Civic Streets: The Big Society in action
Max Wind-Cowie, DEMOS
This report is based on extensive interviews and qualitative research within the communities of Castle Vale and Balsall Heath. It also seeks to learn lessons from previous initiatives and programmes aimed at driving regeneration in the UK.It uses evidence from evaluations, qualitative research and polling to explain the crucial principles that need to underpin a ‘Big Society’ approach. The report makes a series of recommendations, based on the following principles, which emerged during the course of the research:
• Time is money. One of the reasons that we are able to look at Castle Vale or Balsall Heath and see success is because they have been part of a process of regeneration that spans two decades. Government needs to ensure that its investment in communities is attached to, and reflective of, the long-term nature of community regeneration.
• Government needs to get out of the way. Money must continue to be provided to community groups but it must not be used to co-opt civil society in areas that are already deprived. Too often the attitudes and approaches of primary care trusts, local authorities and other state actors get in the way of communities. What is more, funding that comes from government is often used to exercise unhealthy levels of control over third sector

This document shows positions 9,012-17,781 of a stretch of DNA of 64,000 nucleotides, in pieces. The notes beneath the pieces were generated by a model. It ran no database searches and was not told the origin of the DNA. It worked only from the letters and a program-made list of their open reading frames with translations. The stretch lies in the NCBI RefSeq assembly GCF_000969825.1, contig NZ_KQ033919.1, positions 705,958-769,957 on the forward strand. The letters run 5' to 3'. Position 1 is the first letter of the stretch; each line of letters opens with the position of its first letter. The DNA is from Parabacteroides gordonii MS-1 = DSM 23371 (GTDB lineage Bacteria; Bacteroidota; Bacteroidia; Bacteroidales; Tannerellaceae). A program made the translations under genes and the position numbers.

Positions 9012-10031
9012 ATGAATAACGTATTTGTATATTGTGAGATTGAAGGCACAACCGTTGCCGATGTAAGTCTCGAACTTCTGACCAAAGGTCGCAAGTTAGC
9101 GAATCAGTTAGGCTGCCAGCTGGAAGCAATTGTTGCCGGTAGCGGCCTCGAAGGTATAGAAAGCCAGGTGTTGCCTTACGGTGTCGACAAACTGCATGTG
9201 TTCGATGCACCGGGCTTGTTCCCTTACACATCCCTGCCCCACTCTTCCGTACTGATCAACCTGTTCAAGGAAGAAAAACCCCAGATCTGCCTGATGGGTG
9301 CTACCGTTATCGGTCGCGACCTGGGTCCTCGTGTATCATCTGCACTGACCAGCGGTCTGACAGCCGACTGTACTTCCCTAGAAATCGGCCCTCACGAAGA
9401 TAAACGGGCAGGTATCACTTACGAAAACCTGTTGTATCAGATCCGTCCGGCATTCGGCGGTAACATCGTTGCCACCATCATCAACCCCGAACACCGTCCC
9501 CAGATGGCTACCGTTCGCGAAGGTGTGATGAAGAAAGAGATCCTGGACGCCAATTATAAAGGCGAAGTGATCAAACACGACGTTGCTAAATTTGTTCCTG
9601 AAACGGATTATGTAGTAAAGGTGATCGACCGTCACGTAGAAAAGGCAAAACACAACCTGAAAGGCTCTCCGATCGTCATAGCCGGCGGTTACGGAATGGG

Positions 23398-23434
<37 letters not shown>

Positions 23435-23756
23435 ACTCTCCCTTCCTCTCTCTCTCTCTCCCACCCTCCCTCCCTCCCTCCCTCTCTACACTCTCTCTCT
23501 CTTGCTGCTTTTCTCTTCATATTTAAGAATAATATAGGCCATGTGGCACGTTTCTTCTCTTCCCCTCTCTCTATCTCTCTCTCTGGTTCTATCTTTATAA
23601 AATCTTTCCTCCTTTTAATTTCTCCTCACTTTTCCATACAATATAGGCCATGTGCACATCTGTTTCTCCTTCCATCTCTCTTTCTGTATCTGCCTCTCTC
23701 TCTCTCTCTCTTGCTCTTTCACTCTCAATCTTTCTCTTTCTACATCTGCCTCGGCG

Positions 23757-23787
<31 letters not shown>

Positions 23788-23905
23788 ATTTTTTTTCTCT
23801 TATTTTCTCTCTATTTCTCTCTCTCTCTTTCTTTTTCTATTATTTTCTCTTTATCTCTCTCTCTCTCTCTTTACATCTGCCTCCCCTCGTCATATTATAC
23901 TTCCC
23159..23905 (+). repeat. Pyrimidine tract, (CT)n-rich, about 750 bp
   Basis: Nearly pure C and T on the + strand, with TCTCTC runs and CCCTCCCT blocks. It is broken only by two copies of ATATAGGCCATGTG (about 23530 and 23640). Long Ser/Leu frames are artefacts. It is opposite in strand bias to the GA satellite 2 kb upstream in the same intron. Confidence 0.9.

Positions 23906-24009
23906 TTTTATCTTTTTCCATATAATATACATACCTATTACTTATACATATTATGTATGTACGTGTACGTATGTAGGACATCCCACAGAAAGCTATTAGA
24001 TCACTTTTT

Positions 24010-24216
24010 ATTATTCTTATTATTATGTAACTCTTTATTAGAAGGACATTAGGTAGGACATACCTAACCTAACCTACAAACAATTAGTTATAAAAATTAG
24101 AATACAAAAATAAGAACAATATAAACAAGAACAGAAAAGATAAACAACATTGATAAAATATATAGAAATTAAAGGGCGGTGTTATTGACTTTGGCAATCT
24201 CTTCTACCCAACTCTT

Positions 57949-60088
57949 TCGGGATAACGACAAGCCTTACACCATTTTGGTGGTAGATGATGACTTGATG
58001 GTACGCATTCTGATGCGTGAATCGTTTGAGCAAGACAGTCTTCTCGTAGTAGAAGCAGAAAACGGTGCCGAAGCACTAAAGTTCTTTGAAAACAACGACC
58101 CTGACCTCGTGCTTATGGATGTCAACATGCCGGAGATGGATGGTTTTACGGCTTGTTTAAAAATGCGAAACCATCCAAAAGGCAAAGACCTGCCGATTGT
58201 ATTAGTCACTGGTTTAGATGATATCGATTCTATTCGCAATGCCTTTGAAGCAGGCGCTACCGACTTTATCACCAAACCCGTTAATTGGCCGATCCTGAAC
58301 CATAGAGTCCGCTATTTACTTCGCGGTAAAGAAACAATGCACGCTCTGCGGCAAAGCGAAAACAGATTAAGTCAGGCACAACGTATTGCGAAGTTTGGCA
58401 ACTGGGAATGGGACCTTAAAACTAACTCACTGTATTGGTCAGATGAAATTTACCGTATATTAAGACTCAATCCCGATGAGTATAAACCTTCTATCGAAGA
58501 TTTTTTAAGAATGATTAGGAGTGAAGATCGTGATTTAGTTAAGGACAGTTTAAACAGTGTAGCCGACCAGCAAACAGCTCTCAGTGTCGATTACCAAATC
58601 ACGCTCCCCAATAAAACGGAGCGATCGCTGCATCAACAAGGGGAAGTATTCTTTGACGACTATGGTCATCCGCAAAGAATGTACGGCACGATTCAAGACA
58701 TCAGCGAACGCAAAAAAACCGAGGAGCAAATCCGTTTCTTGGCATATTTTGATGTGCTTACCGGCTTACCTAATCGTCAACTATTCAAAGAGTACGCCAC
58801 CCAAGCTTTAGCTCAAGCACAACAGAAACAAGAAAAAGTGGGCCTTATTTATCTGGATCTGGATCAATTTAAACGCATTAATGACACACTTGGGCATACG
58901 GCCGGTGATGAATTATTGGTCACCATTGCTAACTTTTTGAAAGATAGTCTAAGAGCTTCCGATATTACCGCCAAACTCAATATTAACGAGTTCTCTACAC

organisations – new funding and standards of cooperation are
• Democracy works. Communities that come together, establish a plan of action and consult the wider community (as happened in Balsall Heath and Castle Vale) have already demonstrated collective efficacy and commitment to improving their neighbourhoods. This is a vital first step, and should be a prerequisite for the kind of radical devolution of funding and power that this report promotes. A fundamental principle of any new approach to community regeneration should be the demand that community groups and activists demonstrate wider support from within their communities before gaining privileged access to assets, support or commissioning.